This week's topic for The Broke and the Bookish's Top Ten Tuesday is "Top Ten Books From My Childhood/Teen Years I'd Like to Revisit." That's a mouthful, but it's a pretty interesting topic. When I started to brainstorm about what books to put on this list, I was surprised by how many of them are considered to be classics, especially considering my adulthood general avoidance of such. Here are ten books I remember fondly from my "youth" and would love to revisit, should the right opportunity present itself.
The Little House on the Prairie Series by Laura Ingalls Wilder - I worshipped these books as a kid, and their TV show, too.
2. Anne of Green Gables by L. M. Montgomery - Likewise, with Anne. I always wished I'd continued with the series. I loved Anne and loved Montgomery's beautifully depicted Prince Edward Island. Is there person out there who's read this book and doesn't want to vacation to Prince Edward Island? Seriously?
3. The Power and the Glory by Graham Greene - This one gets a good honorable mention because it's among the few, the proud that I chose from a list of required reading options in English class and actually really liked. I think I'd get even more out of it as a full-fledged adult.
4. A Tree Grows in Brooklyn by Betty Smith - I can only just remember this one, but I'd be super interested to revisit bookish Francie in her hardscrabble life. I think this is the first book that taught me how to appreciate how real life can disappear when you're immersed in a good book.
5. Roll of Thunder, Hear My Cry by Mildred D. Taylor - This is the sort of historical fiction that instructs about racism and civil rights better than any textbook could ever hope to. I love historical fiction that makes history live and breathe and this book and the rest of its series did it perfectly.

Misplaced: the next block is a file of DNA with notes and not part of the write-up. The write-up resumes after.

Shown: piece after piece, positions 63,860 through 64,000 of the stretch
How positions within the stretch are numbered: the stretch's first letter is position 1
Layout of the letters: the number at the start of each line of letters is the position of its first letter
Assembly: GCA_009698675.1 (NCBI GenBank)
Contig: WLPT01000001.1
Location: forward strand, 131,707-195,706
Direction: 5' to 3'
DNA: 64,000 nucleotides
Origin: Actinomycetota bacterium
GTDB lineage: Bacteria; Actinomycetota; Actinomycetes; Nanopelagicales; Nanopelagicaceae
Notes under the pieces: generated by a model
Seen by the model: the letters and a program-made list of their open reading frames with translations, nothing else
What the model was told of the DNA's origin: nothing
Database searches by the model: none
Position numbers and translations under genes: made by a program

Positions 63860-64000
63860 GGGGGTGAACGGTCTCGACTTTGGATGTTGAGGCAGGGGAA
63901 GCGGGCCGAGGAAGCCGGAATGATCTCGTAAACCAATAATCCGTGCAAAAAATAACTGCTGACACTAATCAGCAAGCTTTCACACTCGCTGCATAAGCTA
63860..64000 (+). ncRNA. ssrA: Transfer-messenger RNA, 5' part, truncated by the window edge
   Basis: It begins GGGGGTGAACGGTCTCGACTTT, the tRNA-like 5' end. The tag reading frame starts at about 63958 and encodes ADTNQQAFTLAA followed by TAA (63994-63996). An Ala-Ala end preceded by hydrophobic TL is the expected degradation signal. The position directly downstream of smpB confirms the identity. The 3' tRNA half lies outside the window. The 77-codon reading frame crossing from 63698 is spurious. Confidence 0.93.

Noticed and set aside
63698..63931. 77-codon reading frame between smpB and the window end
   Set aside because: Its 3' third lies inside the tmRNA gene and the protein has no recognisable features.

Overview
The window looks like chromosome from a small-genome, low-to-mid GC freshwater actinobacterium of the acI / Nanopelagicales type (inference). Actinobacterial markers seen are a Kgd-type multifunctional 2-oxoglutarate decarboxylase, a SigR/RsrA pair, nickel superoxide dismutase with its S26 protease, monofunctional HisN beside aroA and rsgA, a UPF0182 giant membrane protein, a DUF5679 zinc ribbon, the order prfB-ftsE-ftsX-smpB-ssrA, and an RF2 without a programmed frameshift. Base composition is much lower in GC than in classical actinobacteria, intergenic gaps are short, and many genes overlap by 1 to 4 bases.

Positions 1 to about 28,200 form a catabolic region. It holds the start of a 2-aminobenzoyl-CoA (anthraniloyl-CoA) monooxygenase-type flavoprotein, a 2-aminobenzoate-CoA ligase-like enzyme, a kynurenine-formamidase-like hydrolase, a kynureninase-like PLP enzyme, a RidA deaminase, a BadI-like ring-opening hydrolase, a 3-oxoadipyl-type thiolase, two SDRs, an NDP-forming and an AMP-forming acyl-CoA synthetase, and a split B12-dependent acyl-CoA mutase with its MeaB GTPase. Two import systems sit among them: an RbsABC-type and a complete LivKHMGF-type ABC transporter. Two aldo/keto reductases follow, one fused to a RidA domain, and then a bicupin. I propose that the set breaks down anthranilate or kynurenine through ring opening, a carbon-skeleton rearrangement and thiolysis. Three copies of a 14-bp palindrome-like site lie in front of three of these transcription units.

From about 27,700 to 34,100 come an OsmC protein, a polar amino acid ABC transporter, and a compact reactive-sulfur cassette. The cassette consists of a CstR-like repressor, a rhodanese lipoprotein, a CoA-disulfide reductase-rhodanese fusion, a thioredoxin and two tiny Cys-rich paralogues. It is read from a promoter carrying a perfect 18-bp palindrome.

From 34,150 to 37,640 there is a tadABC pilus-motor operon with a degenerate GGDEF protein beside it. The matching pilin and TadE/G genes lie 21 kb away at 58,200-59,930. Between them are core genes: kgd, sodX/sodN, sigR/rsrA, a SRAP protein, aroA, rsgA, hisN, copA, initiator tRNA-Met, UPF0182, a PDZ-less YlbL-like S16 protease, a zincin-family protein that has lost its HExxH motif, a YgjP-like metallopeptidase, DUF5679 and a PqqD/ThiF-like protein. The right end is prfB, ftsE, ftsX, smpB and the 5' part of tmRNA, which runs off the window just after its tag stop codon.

6. Maniac Magee by Jerry Spinelli - Oh Maniac Magee, all hometown legend and untying the big knot, and uniting a divided town. Loved this book so much that I went to the author's undergrad Alma Mater for college. Okay, maybe not on purpose, but it was still a happy coincidence.
7. The Devil's Arithmetic by Jane Yolen - I'm always talking about this book that set me on the path to being totally passionate about Holocaust/World War II literature.
8. To Kill a Mockingbird by Harper Lee - Okay, I think I read To Kill a Mockingbird way too early in my life, and I'd like to revisit it for that reason alone. I think my adult self would appreciate it waaaaaay more than my middle school self, and I'd love to find out.
9. Redwall Series by Brian Jacques - I had almost totally forgotten about this one when I spotted Jackie's review and it all came rushing back. I discovered the Redwall books in middle school and loved, loved
reading about the animals' adventuring and their feasting and their everything at Redwall Abbey. I still have a couple of these books on my shelves, and I'd loved to be immersed in this world again!
10. Island of the Blue Dolphins by Scott O'Dell - Really, any of Scott O'Dell's books would do, this one just stands out in my mind because it's the more famous. I think Scott O'Dell singlehandedly provided me with 95% of my knowledge of Native American history and culture, and made it just wicked enjoyable.
What books from your younger days are you nostalgic for? Or do you have any that you didn't think much of then but are sure you'd love now?